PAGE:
- Poster presentation
- Open Access
Assessment of diaphragmatic function parameters by intensive care ultrasound compared to conventional parameters during spontaneous breathing trial
© Theerawit et al.; 2015
- Published: 1 October 2015
- Public Health
- Intensive Care Unit
- Observational Study
- Primary Objective
- Function Parameter
Ultrasound can demonstrate the characteristics of the diaphragm functions that involve to the weaning process.
Our primary objective is to study the performance of the diaphragmatic function parameters assessed by ultrasound regarding the weaning outcomes.
This is a prospective observational study conducted between June 2013 and November 2013 in intensive care unit patients planned to wean with spontaneous breathing trial. After 1-hour of T-piece trial, the patient's RSBI, TV, VC and NIP were recorded. By ultrasound, we measured the amplitude of diaphragmatic movement (ADM), time to the maximum amplitude (TTMA), and the diaphragmatic thickness (DT).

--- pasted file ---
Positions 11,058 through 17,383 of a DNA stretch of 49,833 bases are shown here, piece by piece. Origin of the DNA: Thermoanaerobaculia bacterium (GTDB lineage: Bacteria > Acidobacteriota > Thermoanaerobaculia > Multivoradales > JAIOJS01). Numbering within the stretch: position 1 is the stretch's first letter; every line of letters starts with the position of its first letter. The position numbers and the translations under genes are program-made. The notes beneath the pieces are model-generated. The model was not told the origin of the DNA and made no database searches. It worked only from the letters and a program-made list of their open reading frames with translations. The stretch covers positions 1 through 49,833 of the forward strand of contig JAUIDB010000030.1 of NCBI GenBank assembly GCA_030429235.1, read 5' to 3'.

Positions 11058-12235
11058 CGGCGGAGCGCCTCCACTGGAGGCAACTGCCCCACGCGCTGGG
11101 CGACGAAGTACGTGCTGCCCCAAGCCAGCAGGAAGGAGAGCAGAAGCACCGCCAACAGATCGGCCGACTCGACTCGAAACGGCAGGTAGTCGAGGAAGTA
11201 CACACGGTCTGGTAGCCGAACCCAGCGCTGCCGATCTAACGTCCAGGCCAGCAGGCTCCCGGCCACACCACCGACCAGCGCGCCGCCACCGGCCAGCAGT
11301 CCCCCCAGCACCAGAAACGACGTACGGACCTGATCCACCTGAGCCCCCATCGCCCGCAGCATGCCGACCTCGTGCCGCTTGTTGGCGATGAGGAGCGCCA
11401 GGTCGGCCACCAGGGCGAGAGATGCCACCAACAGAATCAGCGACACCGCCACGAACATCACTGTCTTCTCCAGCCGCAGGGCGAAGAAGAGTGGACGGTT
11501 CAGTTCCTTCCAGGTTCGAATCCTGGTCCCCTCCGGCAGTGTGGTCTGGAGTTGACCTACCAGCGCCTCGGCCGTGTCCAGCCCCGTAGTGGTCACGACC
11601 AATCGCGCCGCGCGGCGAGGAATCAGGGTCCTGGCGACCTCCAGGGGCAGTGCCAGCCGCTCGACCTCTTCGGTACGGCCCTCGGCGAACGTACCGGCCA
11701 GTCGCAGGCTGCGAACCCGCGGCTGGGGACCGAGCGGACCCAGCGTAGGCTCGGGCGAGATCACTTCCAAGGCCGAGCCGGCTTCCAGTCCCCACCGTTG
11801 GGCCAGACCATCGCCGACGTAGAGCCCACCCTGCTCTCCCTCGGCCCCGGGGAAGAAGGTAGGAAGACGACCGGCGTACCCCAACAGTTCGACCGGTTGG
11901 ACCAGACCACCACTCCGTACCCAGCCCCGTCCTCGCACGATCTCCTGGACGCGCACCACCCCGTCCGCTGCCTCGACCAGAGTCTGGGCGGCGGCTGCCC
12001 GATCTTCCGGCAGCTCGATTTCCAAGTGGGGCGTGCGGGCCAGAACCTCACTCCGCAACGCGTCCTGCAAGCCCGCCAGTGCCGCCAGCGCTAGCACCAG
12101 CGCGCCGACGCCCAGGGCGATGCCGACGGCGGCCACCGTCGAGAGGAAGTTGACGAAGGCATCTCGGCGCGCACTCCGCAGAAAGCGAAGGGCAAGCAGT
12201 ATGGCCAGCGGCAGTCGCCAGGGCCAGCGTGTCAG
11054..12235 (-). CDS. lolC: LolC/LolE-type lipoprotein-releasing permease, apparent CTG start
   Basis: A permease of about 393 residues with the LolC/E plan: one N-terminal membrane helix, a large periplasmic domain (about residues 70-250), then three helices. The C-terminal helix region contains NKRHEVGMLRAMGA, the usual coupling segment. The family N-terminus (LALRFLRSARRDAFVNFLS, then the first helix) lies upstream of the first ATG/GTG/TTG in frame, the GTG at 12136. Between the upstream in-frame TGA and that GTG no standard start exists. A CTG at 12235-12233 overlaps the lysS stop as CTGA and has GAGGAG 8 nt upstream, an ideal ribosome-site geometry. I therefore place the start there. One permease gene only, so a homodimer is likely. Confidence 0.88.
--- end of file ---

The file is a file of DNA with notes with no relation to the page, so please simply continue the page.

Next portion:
A total of 62 patients were enrolled. The ADM was correlated with RSBI and TV (r = -0.435 and r = 0.445; P < 0.001). The TTMA was correlated with RSBI, TV and VC (r = -0.703, r = 0.639 and r = 0.522; P < 0.001). The Right delta thickness was correlated with RSBI (r = -0.26; P = 0.04).The TTMA predicted weaning failure with an area under the receiver operator characteristic curve (ROC) by 0.698 comparable to ROC of RSBI (0.659). The amplitude and the delta thickness of right diaphragm predicted re-intubation with the ROC by 0.723 and 0.817 respectively.
Diaphragmatic function parameters assessed during spontaneous breathing trial was significantly correlated with conventional weaning parameters. The performance of the TTMA was comparable to that of the RSBI for predicting weaning failure. Additionally the right diaphragmatic delta thickness can predict the re-intubation within 48 hours.
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